Do you use a portable speaker? (Philips SBM110BLK SoundShooter) Part 1

If you look at the consumer electronics market, the focus is on expensive headsets with "stylish" designs and various levels of noise-canceling features. Smartphone manufacturers focus their efforts on cameras,  so speaker design and audio chips are pretty much at the end of the target release features of manufacturers, even if (or especially because) Apple made the arrogant decision to eschew the audio port.

Although desktop users are perfectly happy with enormous speaker sets, laptop users are somewhat left in the cold in terms of improvements in audio, which is probably just as well since their gaming headsets and expensive smartphone cans are right next to them when they work or play with their ultraportables or 2-in-1s.

Having recently been given the grenade-looking Philips SoundShooter SBM110, I briefly wondered if I need portable speakers at all. The SBM110 is durable, accepts micro SD cards, and provides adequate sound output.

The SBM110 connected to a Moto G4 Plus while playing BBC Radio.

However, as a non-audiophile and slightly tone deaf consumer, I can watch videos on my Fedora 25-powered Acer ES-11, Macbook Air, or Kindle Fire HD 8 without really complaining about audio clarity. Meanwhile, my Plantronics Backbeat Go 2 and JVC HA-S500-B take care of my high-quality audio needs when I listen to MP3s and audiobooks on my Moto G4 Plus or Lumia 650.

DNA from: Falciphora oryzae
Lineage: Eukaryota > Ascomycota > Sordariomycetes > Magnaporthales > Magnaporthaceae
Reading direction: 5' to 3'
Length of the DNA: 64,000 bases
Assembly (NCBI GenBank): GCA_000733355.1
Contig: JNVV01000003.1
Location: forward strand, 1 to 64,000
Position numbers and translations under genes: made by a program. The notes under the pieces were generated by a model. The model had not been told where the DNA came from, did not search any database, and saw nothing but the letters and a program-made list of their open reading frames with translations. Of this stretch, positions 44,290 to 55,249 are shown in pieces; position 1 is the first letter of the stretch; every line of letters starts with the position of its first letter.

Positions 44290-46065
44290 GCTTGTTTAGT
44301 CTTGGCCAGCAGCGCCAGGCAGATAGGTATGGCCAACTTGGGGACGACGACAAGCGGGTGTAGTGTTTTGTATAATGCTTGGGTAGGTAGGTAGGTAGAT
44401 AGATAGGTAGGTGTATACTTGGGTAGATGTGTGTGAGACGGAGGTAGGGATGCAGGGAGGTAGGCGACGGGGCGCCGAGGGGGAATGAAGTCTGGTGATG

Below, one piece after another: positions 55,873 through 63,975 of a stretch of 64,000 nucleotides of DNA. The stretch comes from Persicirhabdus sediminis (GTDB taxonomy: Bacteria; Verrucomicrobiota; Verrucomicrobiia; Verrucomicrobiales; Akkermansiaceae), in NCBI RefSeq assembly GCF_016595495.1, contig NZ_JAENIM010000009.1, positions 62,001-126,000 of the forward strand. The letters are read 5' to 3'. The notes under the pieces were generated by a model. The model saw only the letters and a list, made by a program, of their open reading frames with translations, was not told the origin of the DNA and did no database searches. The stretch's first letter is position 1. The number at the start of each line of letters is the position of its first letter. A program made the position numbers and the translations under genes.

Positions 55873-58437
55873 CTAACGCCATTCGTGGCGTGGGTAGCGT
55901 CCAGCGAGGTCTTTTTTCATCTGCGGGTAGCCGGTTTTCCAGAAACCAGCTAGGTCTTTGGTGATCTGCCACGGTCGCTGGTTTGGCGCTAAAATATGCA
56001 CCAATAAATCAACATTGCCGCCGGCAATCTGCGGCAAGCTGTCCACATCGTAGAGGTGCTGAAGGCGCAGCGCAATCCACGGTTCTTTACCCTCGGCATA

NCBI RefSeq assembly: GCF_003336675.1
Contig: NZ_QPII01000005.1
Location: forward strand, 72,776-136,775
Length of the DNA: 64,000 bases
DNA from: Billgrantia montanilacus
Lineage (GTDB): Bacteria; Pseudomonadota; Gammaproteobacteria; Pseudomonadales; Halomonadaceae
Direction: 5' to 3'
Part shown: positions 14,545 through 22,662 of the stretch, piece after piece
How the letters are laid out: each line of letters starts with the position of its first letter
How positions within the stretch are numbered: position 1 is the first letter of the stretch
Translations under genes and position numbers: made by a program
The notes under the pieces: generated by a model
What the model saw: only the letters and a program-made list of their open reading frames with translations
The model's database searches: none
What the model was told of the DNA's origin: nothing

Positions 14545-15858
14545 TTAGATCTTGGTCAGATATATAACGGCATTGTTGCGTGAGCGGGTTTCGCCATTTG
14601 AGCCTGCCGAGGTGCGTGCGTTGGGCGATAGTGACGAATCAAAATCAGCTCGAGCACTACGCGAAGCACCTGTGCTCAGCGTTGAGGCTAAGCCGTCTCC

Note: The SoundShooter SBM110BLK (2013) is a slightly modified version of the SBA3010BLU for select markets, with the only difference being there is a micro-SD slot on the SBM110BLK.

The SBM110 improves the sound quality of audio from a Kindle Fire HD 8.

The Philips SBM110 has a Line In connector, which I actually prefer over Bluetooth, but maybe a deal-breaker for younger users. The integrated audio cable, which you gently pull from its niche, but doesn't snap back, isn't the best design you'll find in the consumer audio market.

After a few weeks of using the SBM110, I realize that portable speakers are only useful for my Surface Pro 4 or Macbook Air when the video's audio quality just isn't good enough. Audio can be rough when viewing ripped DVDs, converted legacy MPEG format videos, or watching a movie or show with actors who think the Batman-voice is cool. The improvement in audio when connected to the Fire HD 8 and entry-level Acer ES-11 was more obvious as I watched True Detective (2016) and UFOロボ グレンダイザー / Yūfō Robo Gurendaizā (1975) . Unfortunately, the Philips SoundShooter's shape and weight makes it an impractical product to slide into a tablet or ultraportable laptop bag. 

The SBM110BLK has a micro SD card slot and uses a standard micro USB cable for charging.

Continued from Do you use a portable speaker? (Philips SBM110BLK SoundShooter) Part 2


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